The resort hotels of Isla Verde are great for extravagant shows and gambling, and discos like Egipto can keep you dancing to hits for hours, but the best night out consists of weaving through the mix of high-end and low-life bars of Old San Juan, drinking and dancing through several cultures.
Like the locals, I began my night late, around 10, meeting friends at Carli Café Concierto (206 Calle Tetuán, Plazoleta Rafael Carrión; 787/725-4927), a pleasant place with a terrace that's ideal for drinking margaritas and watching the parade. Besides the sun-fried cruise-boat tourists, elegant Puerto Rican couples, skateboarders, and strolling families, the street crowd this night included a thirtyish woman in a long pleated dress and heels. Bannered across the soft, café con leche skin between her shoulder blades was an elaborate tattoo: PERDÓNAME MADRE MÍA ("Forgive me, Mother"), the sad calligraphy read. She turned, saw me staring, and smiled lightly. There were tattooed teardrops on her cheek.
My friends and I made our way up the hill to Hijos de Borinquén (Calle San José at Calle San Sebastián; no phone). The checkered floor, posters of palm trees and girls in bikinis, and live music from an XXXL guitarist and a petite bongo player made me think I'd stumbled into a relic of the old city in the days before it was restored. Medalla beer, the excellent local brew, is the drink of choice. Leaving, I noticed a ruin of a building, the doorway painted with a replica of the flag used by Puerto Ricans in the 19th century. The political display was a quiet reminder of the conflict between Puerto Ricans who want to secede from the United States and those who don't. (A December referendum ended with a majority of voters choosing the status quo).
The next stop was Aquí Se Puede (50 Calle San Justo; 787/724-4448), where the dreadlocked bartender grinned as she served up a rum and tonic, and the stools were occupied by casually cool people, including a beautiful woman with short hair, yellow lenses in her sunglasses, white jeans, a muscle shirt, and colorful tattoos. Other upscale hippies and fashionistas lounged at tables, and just when it seemed that I'd wandered into a photo shoot, a woman in a white muumuu started dancing to the Cuban salsa music with a man in a wheelchair. Others joined them, and soon the room was filled with twirling dancers, completely unselfconscious and given over to the music, not a poseur among them.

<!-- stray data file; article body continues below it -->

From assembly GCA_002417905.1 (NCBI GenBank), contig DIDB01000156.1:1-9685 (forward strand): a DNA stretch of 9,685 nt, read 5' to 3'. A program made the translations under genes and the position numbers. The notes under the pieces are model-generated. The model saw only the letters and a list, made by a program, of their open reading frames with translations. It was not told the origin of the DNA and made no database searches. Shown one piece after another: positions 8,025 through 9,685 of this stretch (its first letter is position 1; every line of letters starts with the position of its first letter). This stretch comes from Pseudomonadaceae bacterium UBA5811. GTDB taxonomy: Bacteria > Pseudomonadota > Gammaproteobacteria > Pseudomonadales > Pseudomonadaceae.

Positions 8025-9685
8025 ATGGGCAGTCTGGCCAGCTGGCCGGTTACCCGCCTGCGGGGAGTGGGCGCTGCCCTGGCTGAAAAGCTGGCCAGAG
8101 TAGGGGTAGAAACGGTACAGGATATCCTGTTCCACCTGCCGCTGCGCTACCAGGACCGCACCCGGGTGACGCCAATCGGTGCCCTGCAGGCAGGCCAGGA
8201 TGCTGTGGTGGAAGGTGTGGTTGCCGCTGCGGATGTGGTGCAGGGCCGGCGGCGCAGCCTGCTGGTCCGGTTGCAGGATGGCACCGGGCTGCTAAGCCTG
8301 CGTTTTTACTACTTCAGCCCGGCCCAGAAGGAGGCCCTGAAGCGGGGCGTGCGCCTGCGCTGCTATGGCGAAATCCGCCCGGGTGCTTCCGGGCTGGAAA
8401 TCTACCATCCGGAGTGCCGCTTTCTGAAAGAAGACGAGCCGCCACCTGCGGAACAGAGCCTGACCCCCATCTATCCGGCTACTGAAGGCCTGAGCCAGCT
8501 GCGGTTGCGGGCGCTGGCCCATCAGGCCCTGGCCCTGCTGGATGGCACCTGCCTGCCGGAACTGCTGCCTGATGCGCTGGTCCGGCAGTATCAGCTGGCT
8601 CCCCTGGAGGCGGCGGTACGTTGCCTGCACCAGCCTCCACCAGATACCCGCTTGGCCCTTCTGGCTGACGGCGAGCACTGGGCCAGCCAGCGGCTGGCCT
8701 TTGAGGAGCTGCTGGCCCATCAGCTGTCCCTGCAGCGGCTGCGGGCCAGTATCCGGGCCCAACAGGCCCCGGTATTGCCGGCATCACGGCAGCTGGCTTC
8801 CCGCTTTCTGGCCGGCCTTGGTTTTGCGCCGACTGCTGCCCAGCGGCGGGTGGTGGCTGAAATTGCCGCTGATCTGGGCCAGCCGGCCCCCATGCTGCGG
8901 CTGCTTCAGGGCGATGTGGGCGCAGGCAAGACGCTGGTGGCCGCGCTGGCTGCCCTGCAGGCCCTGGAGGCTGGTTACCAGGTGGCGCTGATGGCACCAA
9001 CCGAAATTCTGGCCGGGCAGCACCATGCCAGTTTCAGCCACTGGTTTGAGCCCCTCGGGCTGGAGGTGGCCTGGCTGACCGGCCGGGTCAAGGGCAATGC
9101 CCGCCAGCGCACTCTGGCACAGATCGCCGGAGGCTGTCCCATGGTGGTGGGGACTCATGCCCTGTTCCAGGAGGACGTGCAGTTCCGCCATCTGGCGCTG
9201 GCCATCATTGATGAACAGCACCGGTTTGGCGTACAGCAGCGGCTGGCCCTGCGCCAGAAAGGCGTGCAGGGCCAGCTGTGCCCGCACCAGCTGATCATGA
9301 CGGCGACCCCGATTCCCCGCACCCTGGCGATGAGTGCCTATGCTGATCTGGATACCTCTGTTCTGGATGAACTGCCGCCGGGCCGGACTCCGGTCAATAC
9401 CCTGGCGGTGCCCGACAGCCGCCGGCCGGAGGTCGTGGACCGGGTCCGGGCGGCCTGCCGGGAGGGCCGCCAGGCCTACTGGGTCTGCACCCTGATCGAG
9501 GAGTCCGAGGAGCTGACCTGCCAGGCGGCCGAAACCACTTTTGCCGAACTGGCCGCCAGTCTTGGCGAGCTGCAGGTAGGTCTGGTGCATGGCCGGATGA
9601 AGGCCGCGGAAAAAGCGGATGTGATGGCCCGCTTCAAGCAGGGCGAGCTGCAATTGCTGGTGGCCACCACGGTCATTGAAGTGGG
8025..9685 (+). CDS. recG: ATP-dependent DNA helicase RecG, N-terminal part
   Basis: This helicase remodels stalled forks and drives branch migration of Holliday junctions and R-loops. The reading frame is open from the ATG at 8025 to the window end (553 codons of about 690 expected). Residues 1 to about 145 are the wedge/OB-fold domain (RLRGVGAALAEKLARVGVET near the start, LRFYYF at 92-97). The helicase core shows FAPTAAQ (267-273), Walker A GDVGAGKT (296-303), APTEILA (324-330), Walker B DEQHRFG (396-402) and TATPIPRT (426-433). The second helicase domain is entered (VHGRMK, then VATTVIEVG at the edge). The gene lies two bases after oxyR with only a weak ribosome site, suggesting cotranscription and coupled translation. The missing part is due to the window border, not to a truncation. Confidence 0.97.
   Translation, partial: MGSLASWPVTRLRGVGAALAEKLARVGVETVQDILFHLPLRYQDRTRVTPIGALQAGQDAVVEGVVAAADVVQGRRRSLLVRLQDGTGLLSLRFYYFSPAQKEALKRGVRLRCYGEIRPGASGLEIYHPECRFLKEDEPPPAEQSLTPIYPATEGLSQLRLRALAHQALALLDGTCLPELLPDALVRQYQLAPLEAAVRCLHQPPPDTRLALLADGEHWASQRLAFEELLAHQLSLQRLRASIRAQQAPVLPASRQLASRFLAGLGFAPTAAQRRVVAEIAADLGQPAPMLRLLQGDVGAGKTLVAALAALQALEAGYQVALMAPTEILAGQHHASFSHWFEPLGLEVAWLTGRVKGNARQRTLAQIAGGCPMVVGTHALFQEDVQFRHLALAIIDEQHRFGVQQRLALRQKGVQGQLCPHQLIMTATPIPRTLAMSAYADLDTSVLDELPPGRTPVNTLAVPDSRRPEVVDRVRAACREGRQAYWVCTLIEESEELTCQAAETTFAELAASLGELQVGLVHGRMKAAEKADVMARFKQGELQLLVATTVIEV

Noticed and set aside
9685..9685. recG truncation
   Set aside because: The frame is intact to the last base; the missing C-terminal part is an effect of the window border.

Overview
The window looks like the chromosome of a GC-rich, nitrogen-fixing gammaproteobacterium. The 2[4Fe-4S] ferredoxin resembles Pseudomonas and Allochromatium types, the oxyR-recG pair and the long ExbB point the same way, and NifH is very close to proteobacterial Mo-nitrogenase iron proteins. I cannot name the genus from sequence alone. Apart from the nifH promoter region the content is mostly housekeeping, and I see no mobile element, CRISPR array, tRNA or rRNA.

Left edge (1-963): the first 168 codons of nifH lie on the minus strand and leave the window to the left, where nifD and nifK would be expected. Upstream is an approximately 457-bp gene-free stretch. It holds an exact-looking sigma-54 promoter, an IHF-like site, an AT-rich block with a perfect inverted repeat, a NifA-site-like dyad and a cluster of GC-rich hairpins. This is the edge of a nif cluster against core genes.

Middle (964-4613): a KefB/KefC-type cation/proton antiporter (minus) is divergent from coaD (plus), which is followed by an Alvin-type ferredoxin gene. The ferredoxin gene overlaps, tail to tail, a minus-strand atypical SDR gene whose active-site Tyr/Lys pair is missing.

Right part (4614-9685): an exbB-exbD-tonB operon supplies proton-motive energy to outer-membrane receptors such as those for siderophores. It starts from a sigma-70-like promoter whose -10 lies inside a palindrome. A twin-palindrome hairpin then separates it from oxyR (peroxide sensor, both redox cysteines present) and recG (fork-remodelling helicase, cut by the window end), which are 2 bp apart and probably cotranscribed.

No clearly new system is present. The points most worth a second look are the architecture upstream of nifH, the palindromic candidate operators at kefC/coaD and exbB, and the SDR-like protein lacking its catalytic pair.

Wanting live rhythms, my friends led me to nearby Rumba (152 Calle San Sebastián; 787/725-4407), where the crowd spilled out onto the cobblestones, hoping to cool off during a break in the music. Long and narrow, with 20-foot-high ceilings, Rumba was packed with overweight businessmen, sleek young Rastafarians, and every permutation in between. The rumba was acoustic and intense, and even amateurs were welcome. A word of advice: Keep your knees bent and move from the hips.
At about four in the morning, I stopped in at El Farolito (277 Calle Sol; no phone), a tiny shot-and-beer bar decorated with oil paintings of nefarious, drunken people. Although a quick survey of the patrons indicated they'd make apt subjects for the house artist, El Farolito felt safe enough. Try a coco frío with rum. It's open from noon until "whenever," says the bartender.
Entering the courtyard of my hotel, I heard women singing softly -- a group of New Caledonians and Australian Aborigines in town for a United Nations conference. I fell asleep to their sweet sounds just as the sun was rising. A typical night in Old San Juan.